The Pristine Dao: Metaphysics in Early Daoist Discourse
The Laozi (Daodejing) and the Zhuangzi have long been familiar to Western readers and have served as basic sources of knowledge about early Chinese Daoism. Modern translations and studies of these works have encouraged a perception of Daoism as a mystical philosophy heavy with political implications that advises kings to become one with the Dao. Breaking with this standard approach, The Pristine Dao argues that the Laozi and the Zhuangzi participated in a much wider tradition of metaphysical discourse that included a larger corpus of early Chinese writings.
This book demonstrates that early Daoist discourse possessed a distinct, textually constituted coherence and a religious sensibility that starkly differed from the intellectual background of all other traditions of early China, including Confucianism. The author argues that this discourse is best analyzed through its emergence from the mythological imagination of early China, and that it was unified by a set of notions about the Dao that was shared by all of its participants. The author introduces certain categories from the Western religious and philosophical traditions in order to bring out the distinctive qualities constituting this discourse and to encourage its comparison with other religious and philosophical traditions.
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EARLY DAOISM AND METAPHYSICS
EARLY DAOISM AND COSOMOGONY
AN ALTERNATIVE COSMOGONY OF THE CONFUCIAN TRADITION
EARLY DAOISM AND COSMOLOGY
WAS THERE AN EARLY DAOIST COSMOLOGY BEFORE THE LAOZI?
THE HIDDEN SAGE IS NOT A PUBLIC KING
THE ONTOLOGICAL VISION OF THE LAOZI
THE ONTOLOGICAL VISION OF THE QIWULUN
EARLY DAOISM AND SOTERIOLOGY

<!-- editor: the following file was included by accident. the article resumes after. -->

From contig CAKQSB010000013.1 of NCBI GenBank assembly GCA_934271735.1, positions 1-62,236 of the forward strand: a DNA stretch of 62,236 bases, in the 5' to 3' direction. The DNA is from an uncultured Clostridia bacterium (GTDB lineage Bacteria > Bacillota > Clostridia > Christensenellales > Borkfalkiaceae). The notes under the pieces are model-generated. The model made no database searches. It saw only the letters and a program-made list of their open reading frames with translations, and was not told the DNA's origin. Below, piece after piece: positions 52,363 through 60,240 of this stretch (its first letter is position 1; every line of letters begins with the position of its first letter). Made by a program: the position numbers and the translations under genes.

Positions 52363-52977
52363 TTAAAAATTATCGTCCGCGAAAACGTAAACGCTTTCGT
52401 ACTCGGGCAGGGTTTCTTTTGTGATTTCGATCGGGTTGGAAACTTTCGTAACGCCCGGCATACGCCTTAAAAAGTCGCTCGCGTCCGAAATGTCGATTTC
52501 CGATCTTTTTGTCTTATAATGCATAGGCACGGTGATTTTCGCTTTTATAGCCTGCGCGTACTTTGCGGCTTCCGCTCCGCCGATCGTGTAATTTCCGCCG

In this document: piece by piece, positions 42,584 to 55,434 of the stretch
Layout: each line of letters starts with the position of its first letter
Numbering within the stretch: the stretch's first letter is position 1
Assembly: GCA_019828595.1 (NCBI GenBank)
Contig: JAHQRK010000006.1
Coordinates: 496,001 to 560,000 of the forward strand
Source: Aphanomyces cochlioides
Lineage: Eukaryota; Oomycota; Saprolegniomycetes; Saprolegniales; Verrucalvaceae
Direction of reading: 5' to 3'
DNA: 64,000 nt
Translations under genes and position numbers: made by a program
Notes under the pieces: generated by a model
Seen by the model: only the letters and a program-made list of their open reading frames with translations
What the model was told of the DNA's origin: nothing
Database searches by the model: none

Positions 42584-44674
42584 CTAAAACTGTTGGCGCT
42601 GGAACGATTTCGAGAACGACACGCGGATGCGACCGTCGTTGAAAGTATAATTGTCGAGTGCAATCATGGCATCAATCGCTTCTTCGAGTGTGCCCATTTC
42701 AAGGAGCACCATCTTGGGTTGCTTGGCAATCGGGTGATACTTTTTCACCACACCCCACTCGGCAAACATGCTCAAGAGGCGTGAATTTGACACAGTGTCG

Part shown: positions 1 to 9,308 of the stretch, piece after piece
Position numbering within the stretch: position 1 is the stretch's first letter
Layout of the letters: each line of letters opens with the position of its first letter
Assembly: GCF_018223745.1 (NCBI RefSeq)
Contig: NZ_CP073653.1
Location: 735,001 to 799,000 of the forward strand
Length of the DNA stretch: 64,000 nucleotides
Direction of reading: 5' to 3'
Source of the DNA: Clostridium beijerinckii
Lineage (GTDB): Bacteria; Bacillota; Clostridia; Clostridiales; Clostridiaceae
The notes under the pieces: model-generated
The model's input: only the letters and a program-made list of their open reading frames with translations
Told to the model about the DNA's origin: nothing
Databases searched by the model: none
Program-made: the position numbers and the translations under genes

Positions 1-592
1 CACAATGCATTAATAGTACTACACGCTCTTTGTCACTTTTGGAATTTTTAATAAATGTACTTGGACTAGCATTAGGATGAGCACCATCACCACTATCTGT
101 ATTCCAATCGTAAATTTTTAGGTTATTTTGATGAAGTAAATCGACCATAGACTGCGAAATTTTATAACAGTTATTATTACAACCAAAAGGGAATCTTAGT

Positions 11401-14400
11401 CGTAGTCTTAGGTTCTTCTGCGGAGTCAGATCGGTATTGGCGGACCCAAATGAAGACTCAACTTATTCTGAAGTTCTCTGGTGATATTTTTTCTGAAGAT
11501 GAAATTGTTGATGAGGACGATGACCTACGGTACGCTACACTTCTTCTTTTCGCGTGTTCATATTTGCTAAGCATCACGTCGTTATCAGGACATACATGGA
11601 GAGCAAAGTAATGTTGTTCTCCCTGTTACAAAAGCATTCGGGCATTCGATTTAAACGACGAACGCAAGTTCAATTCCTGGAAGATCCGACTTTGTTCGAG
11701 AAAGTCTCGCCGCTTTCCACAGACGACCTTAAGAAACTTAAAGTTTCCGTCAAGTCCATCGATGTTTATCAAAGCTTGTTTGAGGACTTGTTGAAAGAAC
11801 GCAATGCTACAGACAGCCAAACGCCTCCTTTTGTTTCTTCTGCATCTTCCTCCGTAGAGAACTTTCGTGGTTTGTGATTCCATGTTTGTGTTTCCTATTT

THE NEIYE DESCRIBES THE BODY AS JING
THE LAOZI DESCRIBES THE NEWBORN BODY
THE ZHUANGZI DESCRIBES THE BODY AS HEAVEN
THE HUAINANZI DESCRIBES THE CORRELATIVE BODY
EARLY DAOISM AND MODERNITY
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abyss activity acts assent and rejection beginnings bodily breath called chapter China Chuang-tzu completing the world Confucius cosmic cosmogony cosmological sequence cosmos cultivation depicts depletion describes discriminations discussion distinctions early Chinese early Daoist cosmology early Daoist discourse early Daoist writings embodies the Dao energies existence first-order harmony Five Phase foundational body Fu Xi gateway gives birth Guangchengzi Guodian heart Heaven and Earth Heaven-the Human-Earth Huainanzi Huangdi human identified images inner components intentional jing Jixia Academy King Laozi 42 Liezi manifest Mawangdui Mencius moral movements nature Neiye notions one's ontological original passage present primordial couple pristine Dao Qiwulun realms of Heaven refers relation religion represents righteousness Sage second-order harmony shen Sibu signifies social soteriological spontaneous Taiyi Sheng Shui that-which-is that-which-is-not themes thousand things three realms tion tradition tranquility transformation ultimate virtue vision vital Xicizhuan Xunzi yin-yang Zhuangzi